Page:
New York City should send a message to Wendy’s, which refuses to protect its farm workers


Wendy’s (photo: @jjbers)


When the country’s largest fast food companies were forced to tackle sexual violence, forced labor, and other human rights abuses in their supply chain, they all ended up agreeing except one.

After years of pressure, Wendy’s still refuses to follow its peers and join the Fair Food Program to protect farm workers and defend their human rights. But the movement to get Wendy’s to take this fundamental step is gaining momentum. It’s time for New York City Council to pass a resolution introduced over a year ago calling on Wendy’s to join the program as needed support for the lives of farm workers.

The city council resolution is part of a campaign that has included years of organization and work by people across New York City and across the country – farm workers, consumers, activists, students, religious leaders – standing up against the power imbalance between big business and farm workers and the abuse that can result. The campaign included a consumer boycott and protests, including a five-day hunger strike and march in Manhattan.

Even investors are getting started: In April, a group with $ 1 trillion in assets under management, including the New York City Comptroller’s Office, issued a letter amplifying the campaign’s demands and attracting l attention to widely publicized failures to protect worker safety. throughout Wendy’s supply chain. Convened by the Interfaith Center on Corporate Responsibility, these investors highlighted the dire conditions farm workers faced nationwide during the global pandemic, and the Fair Food Program’s unique binding and enforceable COVID-19 safety protocols. on program farms, directly questioning the disproportionate impact of the pandemic on essential brown and black workers.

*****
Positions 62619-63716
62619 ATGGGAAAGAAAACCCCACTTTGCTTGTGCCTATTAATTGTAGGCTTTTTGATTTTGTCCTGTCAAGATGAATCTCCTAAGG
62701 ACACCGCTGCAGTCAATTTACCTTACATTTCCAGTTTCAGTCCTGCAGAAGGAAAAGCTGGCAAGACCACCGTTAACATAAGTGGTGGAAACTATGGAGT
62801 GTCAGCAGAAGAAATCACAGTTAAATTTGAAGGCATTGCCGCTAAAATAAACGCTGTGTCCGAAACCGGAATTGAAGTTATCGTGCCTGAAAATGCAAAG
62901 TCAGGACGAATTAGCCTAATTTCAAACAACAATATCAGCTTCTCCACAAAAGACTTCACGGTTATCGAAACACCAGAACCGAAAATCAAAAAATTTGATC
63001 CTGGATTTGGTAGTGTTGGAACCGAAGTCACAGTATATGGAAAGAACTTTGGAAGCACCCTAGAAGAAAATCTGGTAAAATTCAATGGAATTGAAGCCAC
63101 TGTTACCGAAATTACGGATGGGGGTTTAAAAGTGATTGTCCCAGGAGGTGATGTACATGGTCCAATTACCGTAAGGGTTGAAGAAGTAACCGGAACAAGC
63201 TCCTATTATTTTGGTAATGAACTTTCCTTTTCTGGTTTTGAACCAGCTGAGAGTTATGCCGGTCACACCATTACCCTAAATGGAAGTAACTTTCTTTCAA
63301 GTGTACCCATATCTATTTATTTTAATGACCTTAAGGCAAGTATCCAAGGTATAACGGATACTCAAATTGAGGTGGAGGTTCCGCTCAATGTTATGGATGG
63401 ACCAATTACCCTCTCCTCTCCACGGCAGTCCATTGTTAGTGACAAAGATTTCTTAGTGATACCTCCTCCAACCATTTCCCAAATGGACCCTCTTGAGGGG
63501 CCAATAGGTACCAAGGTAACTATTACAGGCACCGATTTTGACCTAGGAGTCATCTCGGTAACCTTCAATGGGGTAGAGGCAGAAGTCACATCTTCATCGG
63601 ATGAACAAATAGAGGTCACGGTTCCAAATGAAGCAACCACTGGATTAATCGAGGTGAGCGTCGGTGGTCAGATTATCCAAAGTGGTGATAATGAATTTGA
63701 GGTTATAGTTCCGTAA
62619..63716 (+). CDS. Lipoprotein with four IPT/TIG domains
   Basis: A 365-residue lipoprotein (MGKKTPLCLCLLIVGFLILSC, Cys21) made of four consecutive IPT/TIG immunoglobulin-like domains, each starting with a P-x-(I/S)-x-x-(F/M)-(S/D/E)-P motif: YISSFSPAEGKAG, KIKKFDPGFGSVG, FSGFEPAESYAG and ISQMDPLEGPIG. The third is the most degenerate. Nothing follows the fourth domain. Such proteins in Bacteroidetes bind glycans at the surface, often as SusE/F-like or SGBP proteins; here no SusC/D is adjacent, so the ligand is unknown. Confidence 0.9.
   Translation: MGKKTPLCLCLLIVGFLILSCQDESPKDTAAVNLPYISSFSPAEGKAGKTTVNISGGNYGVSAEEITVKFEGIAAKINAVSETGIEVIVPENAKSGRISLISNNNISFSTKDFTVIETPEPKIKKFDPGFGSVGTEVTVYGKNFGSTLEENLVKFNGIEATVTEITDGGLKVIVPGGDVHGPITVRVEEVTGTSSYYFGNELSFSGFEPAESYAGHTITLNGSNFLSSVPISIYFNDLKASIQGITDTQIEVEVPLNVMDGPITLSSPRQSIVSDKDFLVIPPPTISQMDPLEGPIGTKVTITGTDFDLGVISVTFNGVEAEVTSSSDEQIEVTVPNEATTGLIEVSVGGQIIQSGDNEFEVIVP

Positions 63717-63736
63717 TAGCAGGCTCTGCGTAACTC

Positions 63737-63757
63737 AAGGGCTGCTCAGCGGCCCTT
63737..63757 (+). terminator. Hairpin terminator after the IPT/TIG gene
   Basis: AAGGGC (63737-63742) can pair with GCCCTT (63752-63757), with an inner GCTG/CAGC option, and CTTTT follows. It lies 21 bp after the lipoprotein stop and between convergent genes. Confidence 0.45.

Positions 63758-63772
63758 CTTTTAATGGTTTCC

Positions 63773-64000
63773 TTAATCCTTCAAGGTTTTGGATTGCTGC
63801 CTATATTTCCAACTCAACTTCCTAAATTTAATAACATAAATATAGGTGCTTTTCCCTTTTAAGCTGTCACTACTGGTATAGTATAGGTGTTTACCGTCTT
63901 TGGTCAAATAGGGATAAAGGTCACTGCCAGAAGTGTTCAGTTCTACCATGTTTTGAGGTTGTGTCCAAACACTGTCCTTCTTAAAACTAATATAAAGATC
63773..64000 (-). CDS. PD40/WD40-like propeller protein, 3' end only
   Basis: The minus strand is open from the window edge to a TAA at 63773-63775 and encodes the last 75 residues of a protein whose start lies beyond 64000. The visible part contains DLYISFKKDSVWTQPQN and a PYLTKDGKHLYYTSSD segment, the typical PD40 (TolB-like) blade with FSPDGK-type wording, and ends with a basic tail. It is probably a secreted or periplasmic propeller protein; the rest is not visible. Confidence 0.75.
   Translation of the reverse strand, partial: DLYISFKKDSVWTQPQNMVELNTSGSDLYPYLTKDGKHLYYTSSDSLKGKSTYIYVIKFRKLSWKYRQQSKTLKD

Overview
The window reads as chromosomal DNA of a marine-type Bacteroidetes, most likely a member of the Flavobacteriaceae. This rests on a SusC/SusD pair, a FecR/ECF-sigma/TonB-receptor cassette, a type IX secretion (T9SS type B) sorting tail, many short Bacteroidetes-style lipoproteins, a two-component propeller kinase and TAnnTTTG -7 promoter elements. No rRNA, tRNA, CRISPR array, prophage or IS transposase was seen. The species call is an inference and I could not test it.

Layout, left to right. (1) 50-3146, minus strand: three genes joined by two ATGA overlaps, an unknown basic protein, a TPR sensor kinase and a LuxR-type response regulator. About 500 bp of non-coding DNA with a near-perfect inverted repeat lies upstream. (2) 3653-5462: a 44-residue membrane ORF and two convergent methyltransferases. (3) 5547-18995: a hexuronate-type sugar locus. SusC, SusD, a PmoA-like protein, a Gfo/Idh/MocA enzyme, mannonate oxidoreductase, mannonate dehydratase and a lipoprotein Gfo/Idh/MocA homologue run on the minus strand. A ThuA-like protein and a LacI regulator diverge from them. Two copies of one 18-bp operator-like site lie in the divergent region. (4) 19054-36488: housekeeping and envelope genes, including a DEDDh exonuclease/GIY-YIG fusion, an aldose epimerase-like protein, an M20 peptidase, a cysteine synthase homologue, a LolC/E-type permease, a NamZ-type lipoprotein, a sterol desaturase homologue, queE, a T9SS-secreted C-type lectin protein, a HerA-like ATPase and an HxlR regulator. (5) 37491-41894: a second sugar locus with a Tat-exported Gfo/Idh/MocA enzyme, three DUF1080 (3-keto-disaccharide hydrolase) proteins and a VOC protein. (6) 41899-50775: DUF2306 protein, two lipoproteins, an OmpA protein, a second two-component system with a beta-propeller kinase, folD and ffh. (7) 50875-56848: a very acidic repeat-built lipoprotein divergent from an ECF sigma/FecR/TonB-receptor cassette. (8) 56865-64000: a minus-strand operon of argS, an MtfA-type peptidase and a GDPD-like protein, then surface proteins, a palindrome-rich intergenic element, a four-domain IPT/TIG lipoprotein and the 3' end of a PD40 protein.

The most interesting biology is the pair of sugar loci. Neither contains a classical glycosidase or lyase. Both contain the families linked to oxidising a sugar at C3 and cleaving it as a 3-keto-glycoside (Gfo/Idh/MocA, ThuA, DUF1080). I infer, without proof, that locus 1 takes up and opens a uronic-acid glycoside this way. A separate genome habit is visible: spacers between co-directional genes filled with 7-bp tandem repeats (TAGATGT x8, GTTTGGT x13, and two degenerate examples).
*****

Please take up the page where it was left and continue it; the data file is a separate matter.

Activists and investors alike may find that the conditions facing agricultural workers do not reflect our values. Many workers face poverty, sexual harassment and forced labor. As the resolution was presented to city council, the Council’s Women’s Caucus underscored its support, drawing particular attention to the ways in which farm workers face gender-based violence. Caucus members described how sexual violence “has been a plague in American agriculture for decades, with 80% of female farm workers reporting being sexually harassed and assaulted on the job.”

Letters from investors and the Women’s Caucus are addressed to Nelson Peltz, who is both Chairman of the Board of Directors of Wendy’s and Chairman of Trian Partners, a hedge fund that is Wendy’s largest institutional shareholder and is based in New York. A resolution from the municipal council is essential to send a strong and united message to the corporate entity that holds the key to implementing this necessary change.

These conditions also caught the attention of religious leaders, including the rabbis of T’ruah, a rabbinical human rights organization from which I draw moral strength and whose members marched alongside workers to demand a level playing field. New York religious leaders representing a cross section of faiths have also spoken out in favor of the resolution. Many religious traditions, including my Jewish religious tradition, call on us to seek justice and fight for human rights for all. In a letter released shortly after the resolution was introduced, religious leaders in New York made it clear: “Farm workers deserve to work with dignity.